The NBA salary cap’s enormous, unprecedented jump from $70MM in 2015/16 to $94.143MM in 2016/17 has received a ton of attention this summer, as free agents signed massive contracts that reflected the league’s new financial reality. In addition to allowing teams extra flexibility to sign and acquire players, that cap jump also significantly increased the luxury tax threshold for NBA franchises.
A year ago, clubs exceeding $84.74MM in total team salary were subject to tax penalties, but this year, that threshold has increased by nearly $30MM, to $113.287MM. The result? It has become a little more difficult for teams to spend so much that they surpass that threshold and get into tax territory. Still, a few clubs have managed to do it so far, and several others are getting close.
Those teams over or near the luxury tax line will surely keep a careful eye on their spending going forward, since tax penalties under the league’s current Collective Bargaining Agreement can be severe, particularly for repeat offenders. Our glossary entry on the subject features details on the specifics.
Here’s the full breakdown on teams over the tax threshold, or close to it:
Teams currently in the tax:
- Total team salary: $116,494,181
- Total guaranteed salary: $114,628,849
- There are avenues for the Cavaliers to get out of tax territory if they really want to, but the team doesn’t yet have a full roster and still expects to re-sign J.R. Smith, so odds are Cleveland’s tax bills will only get larger as the club’s payroll gets even higher.
- Total team salary: $114,740,032
- Total guaranteed salary: $114,740,032
- The Clippers have a full 15-man roster, so they shouldn’t have to add much more salary before the season — perhaps just modest partial guarantees for a few camp invitees. Assuming they stay within $2MM or so of the tax line, it will be interesting to see how the Clips approach the 2017 trade deadline. A cost-cutting deal or two could could the club out of the tax, but if L.A. is competing for a top spot in the West, it may be necessary to add a little salary to acquire another impact player.
Portland Trail Blazers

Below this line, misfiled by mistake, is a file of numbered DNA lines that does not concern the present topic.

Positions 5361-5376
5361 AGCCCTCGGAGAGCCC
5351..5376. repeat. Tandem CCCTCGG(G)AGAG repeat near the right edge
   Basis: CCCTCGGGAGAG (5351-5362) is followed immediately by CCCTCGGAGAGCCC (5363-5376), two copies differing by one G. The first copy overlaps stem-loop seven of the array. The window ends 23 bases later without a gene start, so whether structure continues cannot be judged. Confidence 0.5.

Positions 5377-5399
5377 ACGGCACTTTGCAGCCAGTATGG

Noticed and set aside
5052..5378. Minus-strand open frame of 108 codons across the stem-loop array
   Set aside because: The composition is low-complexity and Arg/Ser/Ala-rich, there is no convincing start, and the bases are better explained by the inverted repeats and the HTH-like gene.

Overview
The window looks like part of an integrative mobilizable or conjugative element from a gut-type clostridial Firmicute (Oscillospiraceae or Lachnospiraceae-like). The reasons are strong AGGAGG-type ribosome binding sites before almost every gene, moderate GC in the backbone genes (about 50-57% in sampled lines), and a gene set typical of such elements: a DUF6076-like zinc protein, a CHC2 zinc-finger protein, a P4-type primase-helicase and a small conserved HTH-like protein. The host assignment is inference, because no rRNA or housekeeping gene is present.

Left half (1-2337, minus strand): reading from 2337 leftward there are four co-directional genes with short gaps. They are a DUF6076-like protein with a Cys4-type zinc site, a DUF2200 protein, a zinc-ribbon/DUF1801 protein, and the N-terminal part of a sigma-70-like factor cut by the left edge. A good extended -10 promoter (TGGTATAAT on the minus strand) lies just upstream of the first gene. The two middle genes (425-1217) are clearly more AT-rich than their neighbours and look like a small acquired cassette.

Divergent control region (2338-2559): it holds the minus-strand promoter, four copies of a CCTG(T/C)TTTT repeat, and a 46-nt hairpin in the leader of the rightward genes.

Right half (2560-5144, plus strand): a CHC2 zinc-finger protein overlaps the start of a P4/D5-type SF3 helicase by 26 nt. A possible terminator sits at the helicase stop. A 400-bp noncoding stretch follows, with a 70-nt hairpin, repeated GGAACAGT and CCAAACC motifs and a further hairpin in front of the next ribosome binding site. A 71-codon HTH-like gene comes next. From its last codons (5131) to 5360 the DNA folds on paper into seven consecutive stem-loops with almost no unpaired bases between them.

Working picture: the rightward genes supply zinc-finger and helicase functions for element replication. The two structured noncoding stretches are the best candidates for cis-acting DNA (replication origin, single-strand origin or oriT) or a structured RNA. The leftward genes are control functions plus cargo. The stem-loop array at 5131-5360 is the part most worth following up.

- Total team salary: $114,678,517
- Total guaranteed salary: $112,354,979
- No team has more money committed to its 2017/18 cap than Portland, which is on the hook for nearly $124MM in guaranteed money already. Since there’s a good chance the Trail Blazers will be over the tax threshold next year, the team may want to avoid that fate this year. The Blazers’ close proximity to the tax might be good news for someone like Tim Quarterman, who already has a partial guarantee on his contract and would be owed a very small rookie salary if he makes the team. Other back-of-the-roster players like Luis Montero and Grant Jerrett would have slightly larger cap hits and aren’t currently owed any guaranteed money, so those factors may improve Quarterman’s odds of earning Portland’s final roster spot.
- Note: The Blazers would sneak below the tax line by cutting Jerrett and Quarterman, or Jerrett and Montero. The team would remain in the tax if Montero and Quarterman are cut.
Teams currently near the tax line:
- Total team salary: $112,909,960
- Total guaranteed salary: $107,062,933
- Total team salary: $111,447,750
- Total guaranteed salary: $109,563,866
- Total team salary: $108,850,684
- Total guaranteed salary: $106,854,557
San Antonio Spurs
- Total team salary: $108,677,758
- Total guaranteed salary: $107,347,345
- Total team salary: $108,151,883
- Total guaranteed salary: $106,077,999
For most of the teams in this group, there will be little chance of sneaking into tax territory with in-season free agent signings, so they should be safe unless they take on salary in a trade. However, clubs the Grizzlies and Mavericks – who are inching closer to that tax line – will have to be careful about in-season signings. If those franchises have to waive multiple players on guaranteed salaries due to injuries and then sign replacements for those players, their team salaries could start to approach the tax threshold.
Salary information from Basketball Insiders was used in the creation of this post.